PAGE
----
It is easy to produce successful, leak-tight, high strength brazed joints if six simple steps are considered in the design and manufacture of the joints.
The six fundamental points are:
* Joint design
* Choice of filler metal
* Pre-cleaning of the parent materials
* Heating the joint and applying the alloy
* Removal of flux residues
The best-brazed joints are those, which have a capillary joint gap into which the molten filler metal can flow. A comparison of the different joint designs used in welding and brazing is shown below.
The most common type of joint used for brazing is the lap joint, or the sleeve joint in the case of tubular components.
To design a good lap joint, two criteria should be considered:
1. The joint gap.
2. The degree of overlap.
It is these two parameters that determine the ultimate joint strength, and not necessarily the properties of the filler metal. A correctly designed brazed joint will often be stronger than the parent materials from which it is constructed. The best degree of overlap for a brazed joint is 3-4 t where t is the thickness of the thinnest parent metal part making up the joint.
The general rule for tubular parts is that the overlap should be one pipe diameter for sizes up to 25 mm diameter tube.
The most suitable joint gap depends mainly on the flow characteristics of the filler metal. The joint gaps for the various alloys listed in the following section have been indicated. The gaps quoted are those which should be present at the brazing temperature, the cold clearances being adjusted as necessary to account for any difference in the expansion properties of the parent materials.
Choice of Filler Metal
An alloy is normally selected for its melting and flow characteristics. The easiest to use filler materials are the high silver, free flowing alloys, because of their low melting temperatures and narrow melting ranges. The higher the brazing temperature and the longer the melting range of the alloy the more difficult the brazing operation will be.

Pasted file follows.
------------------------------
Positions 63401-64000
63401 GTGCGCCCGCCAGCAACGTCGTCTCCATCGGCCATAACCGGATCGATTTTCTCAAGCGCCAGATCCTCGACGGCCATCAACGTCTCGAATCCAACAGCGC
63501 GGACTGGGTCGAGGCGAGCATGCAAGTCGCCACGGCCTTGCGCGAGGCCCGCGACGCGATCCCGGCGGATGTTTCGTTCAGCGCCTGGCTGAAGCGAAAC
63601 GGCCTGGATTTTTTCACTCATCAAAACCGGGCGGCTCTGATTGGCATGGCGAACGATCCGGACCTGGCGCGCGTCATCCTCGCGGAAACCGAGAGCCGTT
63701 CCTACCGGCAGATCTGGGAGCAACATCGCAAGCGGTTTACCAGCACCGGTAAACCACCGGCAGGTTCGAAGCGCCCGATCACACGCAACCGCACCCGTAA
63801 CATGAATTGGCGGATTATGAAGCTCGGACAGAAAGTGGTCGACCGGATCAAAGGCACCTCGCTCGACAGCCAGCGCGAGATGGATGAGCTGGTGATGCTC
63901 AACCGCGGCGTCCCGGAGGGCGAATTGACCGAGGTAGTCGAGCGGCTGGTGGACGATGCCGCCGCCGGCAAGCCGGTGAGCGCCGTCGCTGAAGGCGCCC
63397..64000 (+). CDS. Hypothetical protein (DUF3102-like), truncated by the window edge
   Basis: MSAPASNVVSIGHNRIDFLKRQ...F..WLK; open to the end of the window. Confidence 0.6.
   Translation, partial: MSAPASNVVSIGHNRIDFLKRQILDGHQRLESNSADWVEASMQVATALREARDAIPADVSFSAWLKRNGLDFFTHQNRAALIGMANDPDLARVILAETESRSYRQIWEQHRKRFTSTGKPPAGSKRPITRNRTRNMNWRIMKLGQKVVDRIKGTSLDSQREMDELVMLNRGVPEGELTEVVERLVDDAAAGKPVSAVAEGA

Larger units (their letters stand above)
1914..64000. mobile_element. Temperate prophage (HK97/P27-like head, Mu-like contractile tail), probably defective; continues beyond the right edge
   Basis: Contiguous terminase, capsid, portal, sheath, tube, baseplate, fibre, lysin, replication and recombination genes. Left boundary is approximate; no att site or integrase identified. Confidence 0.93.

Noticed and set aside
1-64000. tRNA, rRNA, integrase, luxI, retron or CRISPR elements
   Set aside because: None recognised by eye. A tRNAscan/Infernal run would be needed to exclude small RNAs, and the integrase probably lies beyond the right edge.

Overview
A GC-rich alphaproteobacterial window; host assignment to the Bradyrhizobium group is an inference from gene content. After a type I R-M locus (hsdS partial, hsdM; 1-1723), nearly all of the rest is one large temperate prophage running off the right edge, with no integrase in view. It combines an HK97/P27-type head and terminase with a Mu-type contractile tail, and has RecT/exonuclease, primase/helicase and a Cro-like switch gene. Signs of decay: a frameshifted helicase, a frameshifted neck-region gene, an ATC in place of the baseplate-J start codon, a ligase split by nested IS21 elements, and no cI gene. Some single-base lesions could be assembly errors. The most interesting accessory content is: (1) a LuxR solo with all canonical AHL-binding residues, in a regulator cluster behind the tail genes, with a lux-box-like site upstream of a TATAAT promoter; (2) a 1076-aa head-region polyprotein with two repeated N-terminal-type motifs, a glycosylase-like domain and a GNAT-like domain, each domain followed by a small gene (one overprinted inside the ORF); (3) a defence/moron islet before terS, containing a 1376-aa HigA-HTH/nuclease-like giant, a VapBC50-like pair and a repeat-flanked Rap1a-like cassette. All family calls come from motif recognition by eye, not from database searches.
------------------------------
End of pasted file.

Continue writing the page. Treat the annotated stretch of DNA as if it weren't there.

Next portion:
Pre-cleaning of the Parent Materials
It is important that the mating surfaces of the components to be brazed are free from oil, grease and any surface oxide layer prior to joining. Most engineering components require nothing more than degreasing before assembly.
Oxide removal can be accomplished either chemically or mechanically. Mechanical removal is preferable because the surface is roughened, and excellent bonding is obtained. A medium emery cloth provides about the right amount of surface roughness.
Oil and grease removal is best carried out using a solvent-degreasing agent, but hot, soapy water is better than nothing at all.
The choice of the correct flux is just as important as the choice of filler material.
There are three desirable properties of a flux:
The flux must melt and become active below the melting point of the brazing alloy. Borax or borax based fluxes are not sufficiently molten and active at the low temperatures at which silver brazing alloys are used. A low temperature fluoride based flux such as Easy-flo needs to be employed.
The flux must be capable of removing the oxides found on the parent materials. Easy-flo flux will remove the oxides found on most of the common engineering materials such as mild steel, brass and copper. Special fluxes may be required on certain types of highly alloyed steel and tungsten carbide tool tips. It is also necessary to use a specially formulated flux on aluminium bronze or aluminium brasses containing more than 2% aluminium.